Cornice -- web services with Pyramid

Since we've initially started Cornice at Services, we had more discussion about how we could make it easier for developers to validate an incoming request.

Our goal is :
- to be able to validate a request and if needed, to convert it to specific data structures - to complete the documentation of our web services in Sphinx with those validation steps

Here's a concrete example: A PUT request used to create a user in a database should come as a JSON object in the request body, which content would be validated and turned into a Person object, then sent to a SQL backend.

The web service needs in that case to reject any malformed request with a 400, and we'd also want to document this constraint in the web service documentation.

There are some existing tools in the validation arena, like FormEncode or Colander.

FormEncode and Colander both provide data validation via schemas, and FormEncode offers HTMLform generation.

When you need to validate an incoming request in your web service, those tools can fit your needs or simply be overkill. So, we wanted to integrate a validation step in Cornice without forcing the usage of a specific validation tool.

A simple callable

What we did is added a validator option that needs to point to a callable. The callable receives the request object and has to return an HTTP error code followed by a reason in case the request does not comply.

Here's an example, a GET /foo that will return a 402 if the X-Paid header is missing :
from cornice import Service

    foo = Service(name='foo', path='/foo')



    def has_paid(request):

        """The request must have an X-Paid header containing a token.



        This header proves the user has paid

        """

        if not 'X-Paid' in request.headers:

            return 402, 'You need to pay !'



    @foo.get(validator=has_paid)

    def get_value(request):

        """Returns the value.

        """

        return 'Hello'

From there, Cornice will call has_paid prior to get_value. Cornice is also able to build the documentation of the web service, by merging the docstrings of get_value and has_paid.

Sphinx integration

We provide a Sphinx extension for documenting a Cornice based project. You can inject in your Sphinx document the web service description, via a service directive.
.. services::

   :package: demoapp

In this example, the directive looks for all Cornice definitions in the demoapp package by scanning it, and injects their documentation in the Sphinx document.

The service directive provides a few options. For instance the name option will let you inject the documentation of one specific web service.

Colander integration

I said earlier simple callables where good enough for simple validation cases. Let's take a more complex example.

Let's say, you have a Person schema in Colander, that defines a person's attributes -- See Colander docs for details.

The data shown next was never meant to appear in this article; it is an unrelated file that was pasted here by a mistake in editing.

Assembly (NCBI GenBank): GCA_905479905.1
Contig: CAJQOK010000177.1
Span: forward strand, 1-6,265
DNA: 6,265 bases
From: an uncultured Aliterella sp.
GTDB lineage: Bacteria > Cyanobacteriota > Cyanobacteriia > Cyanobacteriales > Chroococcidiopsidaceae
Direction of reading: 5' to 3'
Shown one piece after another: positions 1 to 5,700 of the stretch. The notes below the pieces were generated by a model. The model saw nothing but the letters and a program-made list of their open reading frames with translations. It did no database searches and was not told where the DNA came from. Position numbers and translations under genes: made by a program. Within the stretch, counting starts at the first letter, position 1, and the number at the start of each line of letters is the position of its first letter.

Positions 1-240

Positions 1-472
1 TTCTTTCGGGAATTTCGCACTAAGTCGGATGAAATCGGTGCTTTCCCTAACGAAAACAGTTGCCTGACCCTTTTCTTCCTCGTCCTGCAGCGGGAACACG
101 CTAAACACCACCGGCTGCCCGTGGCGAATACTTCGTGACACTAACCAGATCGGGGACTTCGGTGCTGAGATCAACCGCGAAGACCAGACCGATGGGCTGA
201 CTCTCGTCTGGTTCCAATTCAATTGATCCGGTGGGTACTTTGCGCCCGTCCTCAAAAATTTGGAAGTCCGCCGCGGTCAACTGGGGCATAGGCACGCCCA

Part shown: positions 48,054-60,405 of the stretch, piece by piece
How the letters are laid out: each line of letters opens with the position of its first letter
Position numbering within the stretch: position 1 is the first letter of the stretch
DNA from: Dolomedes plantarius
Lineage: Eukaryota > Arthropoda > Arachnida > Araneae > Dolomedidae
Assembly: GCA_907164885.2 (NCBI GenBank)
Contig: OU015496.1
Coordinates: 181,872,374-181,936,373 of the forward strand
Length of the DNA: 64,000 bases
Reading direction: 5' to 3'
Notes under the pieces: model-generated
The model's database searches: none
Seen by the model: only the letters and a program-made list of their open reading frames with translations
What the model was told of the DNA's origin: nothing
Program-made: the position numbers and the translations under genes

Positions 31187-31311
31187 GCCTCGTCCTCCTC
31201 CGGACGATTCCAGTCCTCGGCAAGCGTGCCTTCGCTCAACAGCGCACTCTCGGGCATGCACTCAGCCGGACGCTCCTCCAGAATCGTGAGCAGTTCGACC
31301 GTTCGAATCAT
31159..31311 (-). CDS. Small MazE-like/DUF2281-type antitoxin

And you want to provide a PUT Web Service to create a person, where the request body is the person data serialized in JSON.

Here's the full Cornice definition
from cornice import Service

   from cornice.schemas import save_converted, get_converted



   def check_person(request):

      """The request body must be a JSON object describing the Person"""

      try:

          person = json.loads(request)

      except ValueError:

          return 400, 'Bad Json data!'



      schema = Person()

      try:

          deserialized = schema.deserialized(person)

      except InvalidError, e:

           # the struct is invalid

           return 400, e.message



      save_converted(request, 'person', deserialized)



    service = Service(name='person', path='/person/{id}')



    @service.put(validator=check_person)

    def data_posted(request):

        person = get_converted(request, 'person')

        ... do the work on person ...

In this example, the validator checks that the request body is valid Json, then pass the unserialized mapping to Colander to check that it's a valid Person record. Last, it uses the save_converted function we provide, to save the Person object into the request.

The web service then can pick it up with the get_converted function.

Next Steps

Our next steps is to build a library of useful built-in validators. Things like:
- is the request body is JSON ? - do we have param X, if yes is it an integer ? - any reusable validator we'll think about

The final goals here are :
1. have our web services code written in two phases: the validation phase, and the code itself. Because they are a lot of reusable bits in that first phase. 2. reuse as much as possible docstrings to document our web services, to avoid the doc-is-not-up-to-date-anymore plague

You can follow the development of Cornice here: https://github.com/mozilla-services/cornice

And even participate by joining our Mailing List: https://mail.mozilla.org/listinfo/services-dev

Comments !